Judicial Commission’s findings the first step towards justice in Sarkeguda massacre, say lawyers who worked on the case

On December 1, an expose by The Indian Express showed that the 2012 Sarkeguda encounter, then termed the largest operation against Maoists, was a fake encounter and none of the victims was Maoists. These revelations came to light thanks to the findings of a judicial commission chaired by Justice V K Agarwal, a retired Judge of the MP High Court. 

The report of Justice Agarwal made it clear in no uncertain terms that the security forces opened fire unilaterally on the members of the meeting, killing and injuring many of them. The report goes on to add: 

Support TwoCircles

There was no firing by the members of the meeting. The injuries to the 6 security personnel occurred due to firing of fellow troopers. This firing probably resulted out of panic of some security personnel when they were confronted with an unexpected meeting of villagers so late in the night. But the incident did not end at the firing – the security forces went on to assault the villagers after that, and also killed one person in his house on the next morning. The report concludes that the police investigation into this incident is manipulated and dishonest, and that there is no evidence to show that any of the deceased or injured villagers was a Naxalite, or indeed that any of the participants in the meeting was a Naxalite.”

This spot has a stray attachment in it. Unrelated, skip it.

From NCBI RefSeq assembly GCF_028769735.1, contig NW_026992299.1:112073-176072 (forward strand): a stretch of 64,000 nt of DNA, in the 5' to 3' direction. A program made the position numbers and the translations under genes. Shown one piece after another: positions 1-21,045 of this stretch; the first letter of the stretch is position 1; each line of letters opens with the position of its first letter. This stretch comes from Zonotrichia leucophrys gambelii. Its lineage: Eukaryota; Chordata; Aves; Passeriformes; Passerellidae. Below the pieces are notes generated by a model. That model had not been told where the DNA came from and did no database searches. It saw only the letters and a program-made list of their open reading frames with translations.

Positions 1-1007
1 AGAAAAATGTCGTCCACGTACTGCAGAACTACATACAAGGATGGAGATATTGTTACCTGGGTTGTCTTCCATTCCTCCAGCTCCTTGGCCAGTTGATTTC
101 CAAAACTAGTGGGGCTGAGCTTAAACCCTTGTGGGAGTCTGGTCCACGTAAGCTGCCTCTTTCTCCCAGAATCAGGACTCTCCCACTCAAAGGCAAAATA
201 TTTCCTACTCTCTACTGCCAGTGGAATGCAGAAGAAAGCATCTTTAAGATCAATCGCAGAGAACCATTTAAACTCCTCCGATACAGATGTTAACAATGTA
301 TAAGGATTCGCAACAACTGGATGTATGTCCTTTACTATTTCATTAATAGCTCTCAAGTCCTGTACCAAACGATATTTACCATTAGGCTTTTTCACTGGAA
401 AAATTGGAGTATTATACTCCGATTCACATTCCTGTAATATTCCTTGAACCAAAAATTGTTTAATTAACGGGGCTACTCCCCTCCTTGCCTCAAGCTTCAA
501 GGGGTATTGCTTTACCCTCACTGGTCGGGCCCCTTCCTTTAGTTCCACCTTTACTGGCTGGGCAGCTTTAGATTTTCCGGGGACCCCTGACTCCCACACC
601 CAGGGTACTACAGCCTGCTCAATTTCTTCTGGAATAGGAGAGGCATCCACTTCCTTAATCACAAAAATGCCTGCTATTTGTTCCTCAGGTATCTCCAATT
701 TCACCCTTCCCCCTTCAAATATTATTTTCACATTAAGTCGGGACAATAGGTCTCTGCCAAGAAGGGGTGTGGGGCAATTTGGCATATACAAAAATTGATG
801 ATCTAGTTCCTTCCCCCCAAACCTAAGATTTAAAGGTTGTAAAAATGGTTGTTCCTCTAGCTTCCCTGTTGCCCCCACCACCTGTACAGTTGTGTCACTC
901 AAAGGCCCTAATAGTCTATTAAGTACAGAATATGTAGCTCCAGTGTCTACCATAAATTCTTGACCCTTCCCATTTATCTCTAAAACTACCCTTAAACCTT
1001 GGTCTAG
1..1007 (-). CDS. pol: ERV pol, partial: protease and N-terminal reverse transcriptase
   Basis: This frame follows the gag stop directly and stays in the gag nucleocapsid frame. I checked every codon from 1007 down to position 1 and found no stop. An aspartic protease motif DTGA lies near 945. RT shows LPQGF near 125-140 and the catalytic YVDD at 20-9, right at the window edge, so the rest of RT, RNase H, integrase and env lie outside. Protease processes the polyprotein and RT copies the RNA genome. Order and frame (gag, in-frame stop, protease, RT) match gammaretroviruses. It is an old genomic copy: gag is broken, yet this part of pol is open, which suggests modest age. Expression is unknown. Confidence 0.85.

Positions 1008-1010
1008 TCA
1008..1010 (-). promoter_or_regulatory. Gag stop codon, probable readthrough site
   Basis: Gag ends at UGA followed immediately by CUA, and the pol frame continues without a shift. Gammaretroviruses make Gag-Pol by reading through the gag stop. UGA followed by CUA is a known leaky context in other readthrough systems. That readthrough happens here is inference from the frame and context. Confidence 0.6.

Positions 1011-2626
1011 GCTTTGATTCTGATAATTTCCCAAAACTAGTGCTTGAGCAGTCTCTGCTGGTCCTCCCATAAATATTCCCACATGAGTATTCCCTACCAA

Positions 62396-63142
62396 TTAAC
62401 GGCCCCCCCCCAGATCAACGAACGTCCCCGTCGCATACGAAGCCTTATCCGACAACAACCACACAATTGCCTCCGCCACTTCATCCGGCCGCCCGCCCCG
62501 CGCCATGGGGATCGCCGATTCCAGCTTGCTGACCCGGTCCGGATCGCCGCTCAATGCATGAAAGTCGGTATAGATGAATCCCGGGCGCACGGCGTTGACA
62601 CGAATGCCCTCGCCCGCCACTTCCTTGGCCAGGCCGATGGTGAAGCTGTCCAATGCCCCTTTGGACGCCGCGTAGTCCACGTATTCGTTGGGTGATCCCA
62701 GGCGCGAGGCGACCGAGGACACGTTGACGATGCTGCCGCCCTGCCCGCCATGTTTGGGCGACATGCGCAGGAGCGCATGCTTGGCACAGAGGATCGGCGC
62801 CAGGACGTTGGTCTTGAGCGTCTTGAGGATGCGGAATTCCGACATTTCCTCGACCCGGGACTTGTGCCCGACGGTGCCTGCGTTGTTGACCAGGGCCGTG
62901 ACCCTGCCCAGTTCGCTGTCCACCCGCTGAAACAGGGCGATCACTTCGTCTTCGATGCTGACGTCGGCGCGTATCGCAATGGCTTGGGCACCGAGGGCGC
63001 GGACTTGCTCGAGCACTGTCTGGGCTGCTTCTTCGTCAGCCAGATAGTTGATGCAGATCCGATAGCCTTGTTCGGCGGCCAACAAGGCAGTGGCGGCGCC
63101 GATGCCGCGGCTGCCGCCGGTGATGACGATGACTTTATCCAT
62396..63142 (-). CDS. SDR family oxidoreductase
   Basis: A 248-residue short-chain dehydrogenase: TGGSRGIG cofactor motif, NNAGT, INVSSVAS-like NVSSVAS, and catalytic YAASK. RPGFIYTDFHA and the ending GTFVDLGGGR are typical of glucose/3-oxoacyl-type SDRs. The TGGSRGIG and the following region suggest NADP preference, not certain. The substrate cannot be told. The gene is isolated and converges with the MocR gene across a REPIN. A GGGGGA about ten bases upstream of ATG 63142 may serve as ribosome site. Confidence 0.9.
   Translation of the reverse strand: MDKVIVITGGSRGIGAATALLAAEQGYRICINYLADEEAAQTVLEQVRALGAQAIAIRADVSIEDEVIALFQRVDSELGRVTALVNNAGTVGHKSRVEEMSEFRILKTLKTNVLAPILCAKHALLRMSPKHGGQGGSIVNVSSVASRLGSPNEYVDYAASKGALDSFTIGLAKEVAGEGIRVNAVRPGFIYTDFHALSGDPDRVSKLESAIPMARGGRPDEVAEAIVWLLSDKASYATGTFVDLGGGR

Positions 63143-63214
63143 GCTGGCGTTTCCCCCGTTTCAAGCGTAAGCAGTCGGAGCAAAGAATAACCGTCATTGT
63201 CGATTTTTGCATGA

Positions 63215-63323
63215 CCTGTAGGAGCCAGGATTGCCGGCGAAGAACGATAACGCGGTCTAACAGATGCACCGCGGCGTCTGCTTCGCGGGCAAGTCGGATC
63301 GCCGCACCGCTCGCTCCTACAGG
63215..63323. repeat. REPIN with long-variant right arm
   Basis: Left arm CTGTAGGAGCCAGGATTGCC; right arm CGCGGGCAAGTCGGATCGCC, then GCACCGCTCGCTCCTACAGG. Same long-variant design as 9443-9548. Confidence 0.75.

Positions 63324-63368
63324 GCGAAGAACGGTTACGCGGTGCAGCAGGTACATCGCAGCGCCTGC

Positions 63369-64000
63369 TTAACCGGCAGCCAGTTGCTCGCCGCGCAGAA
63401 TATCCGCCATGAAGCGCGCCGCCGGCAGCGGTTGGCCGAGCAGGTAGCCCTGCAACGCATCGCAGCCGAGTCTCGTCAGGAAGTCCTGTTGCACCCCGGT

In this case, members of the Jagdalpur Legal Aid Group (Jaglag) provided legal support to the Sarkeguda residents. Nikita Agarwal, Guneet Kaur and Parijata Bharadwaj, erstwhile members of Jaglag, spoke with Amit Kumar of TwoCircles.net to explain what these findings mean, the way ahead and how to ensure such incidents do not happen in future. Excerpts from the interview: